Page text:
This is a montage of WJRZ from a period when it was featuring a mix of Adult CHR and Classic Hits, while sprinkling in an assortment of Christmas songs. The station would move back towards CHR about six months later. Please visit Wikipedia for information on the history of this station. NOTE: Most of this aircheck is also featured as part of the “Jersey Shore Sampler“.
In 1997, Baltimore’s WXYV flipped from Urban “V103” to Mainstream CHR as “102.7 XYV”. However, the station would be marred with inconsistency for the next couple of years. It would constantly change its lean from dance to hip-hop to alternative while searching for a gain in audience. In 1998, the name changed to B102.7 in order to prevent a competitor from bringing back B104 and at the same time connected the two CHR’s in Baltimore’s recent history. A newfound mainstream pop lean came in 1999 as it finally found some stability. In 2001, the station moved down the dial and flipped to Urban as “X105.7”. Left intact in this aircheck is a B102.7 commercial recruiting Account Executives.
This is a sample of Washington, D.C.’s Z104 about 5 months before a format change to Modern AC. Following the aforementioned format change, the station later switched to “More Music 104”, then back to “Z104.1”, before becoming the new home of Classical WGMS in January 2006. Our apologies for the overmodulation and inconsistent pitch of the audio on this aircheck.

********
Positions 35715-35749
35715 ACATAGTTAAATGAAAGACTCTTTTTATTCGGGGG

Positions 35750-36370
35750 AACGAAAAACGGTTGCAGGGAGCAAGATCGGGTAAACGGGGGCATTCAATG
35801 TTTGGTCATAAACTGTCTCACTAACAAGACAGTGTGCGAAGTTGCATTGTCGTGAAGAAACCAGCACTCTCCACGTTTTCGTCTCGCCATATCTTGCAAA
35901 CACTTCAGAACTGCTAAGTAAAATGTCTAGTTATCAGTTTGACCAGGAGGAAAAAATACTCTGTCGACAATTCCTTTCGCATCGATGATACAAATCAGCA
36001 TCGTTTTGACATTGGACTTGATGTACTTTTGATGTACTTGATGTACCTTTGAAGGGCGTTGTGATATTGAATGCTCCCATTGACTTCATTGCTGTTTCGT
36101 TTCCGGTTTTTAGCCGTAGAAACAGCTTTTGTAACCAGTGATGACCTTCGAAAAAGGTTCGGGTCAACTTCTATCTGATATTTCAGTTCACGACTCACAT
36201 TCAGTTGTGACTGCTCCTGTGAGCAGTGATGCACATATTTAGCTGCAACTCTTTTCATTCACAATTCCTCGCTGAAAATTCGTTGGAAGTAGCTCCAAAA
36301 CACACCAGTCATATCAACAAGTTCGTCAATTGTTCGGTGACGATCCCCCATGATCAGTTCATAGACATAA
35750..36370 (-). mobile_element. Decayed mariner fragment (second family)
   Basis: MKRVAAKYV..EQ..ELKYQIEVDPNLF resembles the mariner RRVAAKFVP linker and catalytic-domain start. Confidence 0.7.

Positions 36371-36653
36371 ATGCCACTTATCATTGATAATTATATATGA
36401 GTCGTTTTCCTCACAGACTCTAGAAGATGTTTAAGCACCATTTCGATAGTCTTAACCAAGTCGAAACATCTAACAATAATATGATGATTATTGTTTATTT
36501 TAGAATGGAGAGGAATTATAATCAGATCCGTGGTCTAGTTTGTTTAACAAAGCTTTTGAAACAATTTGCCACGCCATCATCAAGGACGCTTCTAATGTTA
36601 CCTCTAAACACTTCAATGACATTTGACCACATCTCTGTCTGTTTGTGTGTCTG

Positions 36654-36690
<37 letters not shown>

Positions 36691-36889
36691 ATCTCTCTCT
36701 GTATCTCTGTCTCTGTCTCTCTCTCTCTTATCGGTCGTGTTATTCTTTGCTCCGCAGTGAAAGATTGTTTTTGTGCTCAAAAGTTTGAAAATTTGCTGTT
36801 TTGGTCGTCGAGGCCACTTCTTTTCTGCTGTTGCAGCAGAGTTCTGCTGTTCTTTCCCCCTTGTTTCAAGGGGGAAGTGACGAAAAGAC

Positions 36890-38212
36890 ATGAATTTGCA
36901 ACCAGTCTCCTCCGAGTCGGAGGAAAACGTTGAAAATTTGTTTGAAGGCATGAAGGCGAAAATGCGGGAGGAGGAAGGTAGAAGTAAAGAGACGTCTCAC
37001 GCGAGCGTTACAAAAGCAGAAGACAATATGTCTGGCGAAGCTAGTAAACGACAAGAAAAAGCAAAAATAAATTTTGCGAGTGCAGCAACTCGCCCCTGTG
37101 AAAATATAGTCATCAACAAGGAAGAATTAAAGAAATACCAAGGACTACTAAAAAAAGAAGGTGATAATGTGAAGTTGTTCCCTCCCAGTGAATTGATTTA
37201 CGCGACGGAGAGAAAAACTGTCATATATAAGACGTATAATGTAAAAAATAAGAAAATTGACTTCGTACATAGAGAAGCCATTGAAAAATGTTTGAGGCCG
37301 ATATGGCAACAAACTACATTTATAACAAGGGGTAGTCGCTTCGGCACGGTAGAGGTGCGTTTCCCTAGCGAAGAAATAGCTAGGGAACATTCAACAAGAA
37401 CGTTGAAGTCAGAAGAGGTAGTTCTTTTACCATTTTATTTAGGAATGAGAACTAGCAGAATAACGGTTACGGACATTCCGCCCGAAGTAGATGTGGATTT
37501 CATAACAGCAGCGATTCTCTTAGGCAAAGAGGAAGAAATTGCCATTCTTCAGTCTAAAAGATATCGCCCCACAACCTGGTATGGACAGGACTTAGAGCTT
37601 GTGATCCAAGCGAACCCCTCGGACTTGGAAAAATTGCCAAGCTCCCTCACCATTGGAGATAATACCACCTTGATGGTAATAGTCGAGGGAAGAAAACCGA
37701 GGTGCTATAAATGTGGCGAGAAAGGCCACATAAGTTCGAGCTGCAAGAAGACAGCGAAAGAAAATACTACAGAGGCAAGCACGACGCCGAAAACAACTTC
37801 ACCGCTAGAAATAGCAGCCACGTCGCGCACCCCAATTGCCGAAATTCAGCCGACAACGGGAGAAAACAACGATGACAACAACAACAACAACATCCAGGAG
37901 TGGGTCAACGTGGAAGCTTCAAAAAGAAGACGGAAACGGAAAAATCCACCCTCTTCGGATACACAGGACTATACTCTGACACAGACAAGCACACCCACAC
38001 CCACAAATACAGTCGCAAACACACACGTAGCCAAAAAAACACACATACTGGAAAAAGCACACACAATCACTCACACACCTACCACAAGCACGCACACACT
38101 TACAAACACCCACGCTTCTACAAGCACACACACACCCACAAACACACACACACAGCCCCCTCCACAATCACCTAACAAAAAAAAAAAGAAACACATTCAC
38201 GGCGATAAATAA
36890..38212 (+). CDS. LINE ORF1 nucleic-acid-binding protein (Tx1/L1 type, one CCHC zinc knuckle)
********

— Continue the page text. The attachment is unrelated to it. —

“It’s 7 O’Clock on the West Coast at KIIS…K-I-I-S, FM & AM, Los Angeles”. Voiced by the late and great Brian James, that’s one of my all-time favorite legal IDs, and many variations of it are heard on this compilation from the Summer of 1993. At this time, in celebration of Independence Day, KIIS had a very amusing “Red, White and Balls Weekend” promotion that included liners such as “dangle your balls from your rearview mirror” and “just make sure your balls are visible.” At a time when many CHRs struggled to find success with the increasingly polarized nature of the format, KIIS elected to mix in a number of hits from years past – the station’s slogan at the time was “The Best Hits of the 80′s and 90′s.”